Forces aligned to Libya's UN-backed national unity government have gained full control of Sirte after months of fighting, in a major blow to the Islamic State of Iraq and the Levant (ISIL) group in the country.
"Our forces have total control of Sirte," Reda Issa, a spokesman for pro-government forces, told AFP news agency on Monday. "Our forces saw Daesh totally collapse," he said referring to the Arabic name of ISIL.
The battle for the coastal city, which was the last significant territory held by ISIL, also known as ISIS, in Libya, cost the lives of hundreds of loyalist troops as well as an unknown number of ISIL fighters, Issa said.
In Pictures: Embedded with the Libyan forces fighting ISIL in Sirte
The government forces seized the coastal city's Jiza al-Bahrieh district, the last area where the armed group has been holding out, and were in the process of securing it, Issa said in a separate interview with DPA news agency.
"Daesh has totally collapsed and dozens of them have given themselves up to our forces," said a statement on the loyalist forces' official Facebook page.
ISIL fighters are still thought to be present in several parts of southern and eastern Libya but no longer control any towns.
Al Jazeera's Mahmoud Abdelwahed, reporting from Sirte, said that there are still a few ISIL fighters holding out.
"The fighting has been going on all day," he said, adding that at least 30 ISIL fighters have surrendered to the pro-government forces.
The question now is, how many of the fighters have fled to other parts of Libya, Anas El Gomati, director of the Tripoli-based Sadeq Institute, said in an interview with Al Jazeera from Dakar, Senegal.
"The fear now is that if ISIS moves into other parts of Libya, does it induce more and more conflict?" he said.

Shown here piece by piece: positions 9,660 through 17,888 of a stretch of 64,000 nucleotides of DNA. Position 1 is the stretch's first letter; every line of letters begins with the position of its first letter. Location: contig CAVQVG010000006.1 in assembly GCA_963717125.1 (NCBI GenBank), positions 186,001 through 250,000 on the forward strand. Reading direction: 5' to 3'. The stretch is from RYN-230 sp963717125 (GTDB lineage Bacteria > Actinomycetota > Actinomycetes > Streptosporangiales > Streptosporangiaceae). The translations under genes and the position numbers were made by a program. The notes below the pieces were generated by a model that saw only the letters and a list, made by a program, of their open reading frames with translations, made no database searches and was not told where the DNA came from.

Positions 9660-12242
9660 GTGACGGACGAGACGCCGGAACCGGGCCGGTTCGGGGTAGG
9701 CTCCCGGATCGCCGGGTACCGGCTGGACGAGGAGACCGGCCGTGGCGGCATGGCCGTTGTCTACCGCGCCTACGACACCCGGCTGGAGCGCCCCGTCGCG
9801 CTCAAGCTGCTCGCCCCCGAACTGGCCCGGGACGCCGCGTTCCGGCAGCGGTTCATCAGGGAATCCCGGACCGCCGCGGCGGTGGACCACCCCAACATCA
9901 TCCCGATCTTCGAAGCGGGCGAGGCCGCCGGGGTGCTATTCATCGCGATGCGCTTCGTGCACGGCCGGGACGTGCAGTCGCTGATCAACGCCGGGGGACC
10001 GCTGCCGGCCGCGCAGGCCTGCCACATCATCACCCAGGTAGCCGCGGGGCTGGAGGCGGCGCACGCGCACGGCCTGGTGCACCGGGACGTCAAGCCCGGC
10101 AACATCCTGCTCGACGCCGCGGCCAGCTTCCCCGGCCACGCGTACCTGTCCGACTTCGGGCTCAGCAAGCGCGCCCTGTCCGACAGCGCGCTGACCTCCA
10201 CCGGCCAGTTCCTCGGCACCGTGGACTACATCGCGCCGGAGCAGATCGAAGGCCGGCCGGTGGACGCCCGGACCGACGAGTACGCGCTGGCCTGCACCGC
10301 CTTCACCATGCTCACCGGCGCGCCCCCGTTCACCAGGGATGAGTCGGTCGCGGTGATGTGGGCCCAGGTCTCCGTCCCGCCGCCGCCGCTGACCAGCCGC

|Children being treated for their injuries at a hospital in Misrata north of Sirte [Reuters]
The developments follow a bitter seven-month campaign against ISIL, which took advantage of Libya's split between rival governments in the east and west of the country to build up its largest territory outside of its heartland in Syria and Iraq.
Akram Glawan, Misrata Hospital spokesman, told AP news agency that 711 Libyan fighters have been killed battling ISIL during the seven-month operation in Sirte and that another 3,200 have been wounded.
Despite the apparent victory in Sirte, Libya remains deeply divided, with the national unity government based in the capital Tripoli unable to gain recognition from the elected parliament based in the eastern city of Tobruk.
Forces loyal to Tobruk military strongman General Khalifa Haftar have made major advances in recent months, seizing the country's critical oil ports from forces aligned to the unity government.
Analysts argue that Haftar's growing strength means that the UN-backed deal setting up the national unity government is increasingly out of step with the balance of power on the ground and should be revisited.
Even in Tripoli the unity government's rule is far from secure, with a third rival administration backed by hardline armed groups recently attempting a comeback.
Clashes between rival militias claimed at least four lives in the city on Friday, according to the al-Wasat news site.
Source: Al Jazeera News and Agencies